Why are space-occupying lesions included in the differential diagnosis of migraine headaches?

Updated: Oct 21, 2019
  • Author: Jasvinder Chawla, MD, MBA; Chief Editor: Helmi L Lutsep, MD  more...
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Answer

Another concern is the possibility of a space-occupying lesion mimicking migraine. In a series of 111 patients with primary (34%) or metastatic (66%) brain tumor, headache was reported in 48%; the headache had characteristics similar to migraine in 9% and to tension-type headache in 77%, while the so-called classic early morning brain tumor headache occurred in only 17%. Headache was intermittent in 62%, usually lasting a few hours. [74]

All patients with headaches similar to migraine had other neurologic symptoms or abnormal signs. Of note is that 32% of the patients had a history of headache; in 36% of those patients, the headache was of identical character to prior headaches but was more severe or frequent and was associated with other symptoms, such as seizures, confusion, prolonged nausea, and hemiparesis. [74]

These data indicate that patients with a history of headache should have further diagnostic workup if the headache is accompanied by new symptoms or abnormal signs or differs in any way from their usual headache. With new-onset headache, imaging should be obtained if headache is severe or occurs with nausea, vomiting, or abnormal signs.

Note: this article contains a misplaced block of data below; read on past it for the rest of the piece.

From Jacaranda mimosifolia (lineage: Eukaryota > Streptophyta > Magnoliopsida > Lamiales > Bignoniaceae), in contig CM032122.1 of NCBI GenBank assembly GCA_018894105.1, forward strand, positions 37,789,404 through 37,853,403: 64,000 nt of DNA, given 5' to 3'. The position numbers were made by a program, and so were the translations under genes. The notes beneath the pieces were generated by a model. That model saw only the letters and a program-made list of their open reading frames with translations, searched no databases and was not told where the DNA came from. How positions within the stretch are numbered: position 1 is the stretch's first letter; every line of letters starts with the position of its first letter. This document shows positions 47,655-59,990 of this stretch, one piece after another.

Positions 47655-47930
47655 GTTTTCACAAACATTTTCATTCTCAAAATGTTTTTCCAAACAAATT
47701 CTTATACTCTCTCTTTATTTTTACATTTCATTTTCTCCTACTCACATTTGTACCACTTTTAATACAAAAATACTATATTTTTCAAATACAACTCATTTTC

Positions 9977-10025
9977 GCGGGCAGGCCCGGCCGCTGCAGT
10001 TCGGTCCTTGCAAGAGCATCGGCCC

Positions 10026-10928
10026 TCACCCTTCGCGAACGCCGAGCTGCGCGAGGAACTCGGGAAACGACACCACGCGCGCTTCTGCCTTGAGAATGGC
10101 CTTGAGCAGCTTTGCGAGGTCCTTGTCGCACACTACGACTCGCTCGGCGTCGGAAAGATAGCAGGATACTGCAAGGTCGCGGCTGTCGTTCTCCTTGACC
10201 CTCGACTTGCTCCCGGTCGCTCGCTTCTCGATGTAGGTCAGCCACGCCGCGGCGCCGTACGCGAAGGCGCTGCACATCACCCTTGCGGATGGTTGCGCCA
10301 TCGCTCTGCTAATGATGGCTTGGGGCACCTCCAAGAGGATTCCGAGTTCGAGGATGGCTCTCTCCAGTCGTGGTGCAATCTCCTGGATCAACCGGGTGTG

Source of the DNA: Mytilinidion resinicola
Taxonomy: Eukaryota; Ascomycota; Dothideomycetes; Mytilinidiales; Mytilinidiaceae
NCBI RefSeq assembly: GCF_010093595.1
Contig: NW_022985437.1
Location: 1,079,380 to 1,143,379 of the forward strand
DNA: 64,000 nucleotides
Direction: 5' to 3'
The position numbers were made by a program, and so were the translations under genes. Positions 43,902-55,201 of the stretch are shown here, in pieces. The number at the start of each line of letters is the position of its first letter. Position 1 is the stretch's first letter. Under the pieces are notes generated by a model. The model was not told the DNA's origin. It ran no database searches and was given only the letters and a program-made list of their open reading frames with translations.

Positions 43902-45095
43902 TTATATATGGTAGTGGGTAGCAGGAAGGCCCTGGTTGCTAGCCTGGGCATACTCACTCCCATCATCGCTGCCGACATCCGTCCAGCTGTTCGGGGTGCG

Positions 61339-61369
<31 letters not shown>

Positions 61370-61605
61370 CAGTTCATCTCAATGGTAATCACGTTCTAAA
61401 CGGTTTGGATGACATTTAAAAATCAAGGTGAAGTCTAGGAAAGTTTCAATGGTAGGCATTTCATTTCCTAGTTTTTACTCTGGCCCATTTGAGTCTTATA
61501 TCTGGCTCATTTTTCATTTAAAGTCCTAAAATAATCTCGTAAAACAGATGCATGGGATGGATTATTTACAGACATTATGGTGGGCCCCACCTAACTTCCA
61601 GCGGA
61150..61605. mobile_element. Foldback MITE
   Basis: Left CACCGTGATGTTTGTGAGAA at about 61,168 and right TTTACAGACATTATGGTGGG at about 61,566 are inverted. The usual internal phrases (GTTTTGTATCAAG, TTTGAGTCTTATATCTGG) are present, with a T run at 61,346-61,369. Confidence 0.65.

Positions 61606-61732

Other space-occupying lesions must be considered in the appropriate clinical setting. Large intraparenchymal hemorrhage presents dramatically with headache and neurologic symptoms or signs shortly after onset. Of patients with chronic, subacute, or acute subdural hematoma, 81%, 53%, and 11%, respectively, have headaches. In brain abscesses, a progressive, severe, intractable headache is common, and headache is reported in 70-90% of patients.


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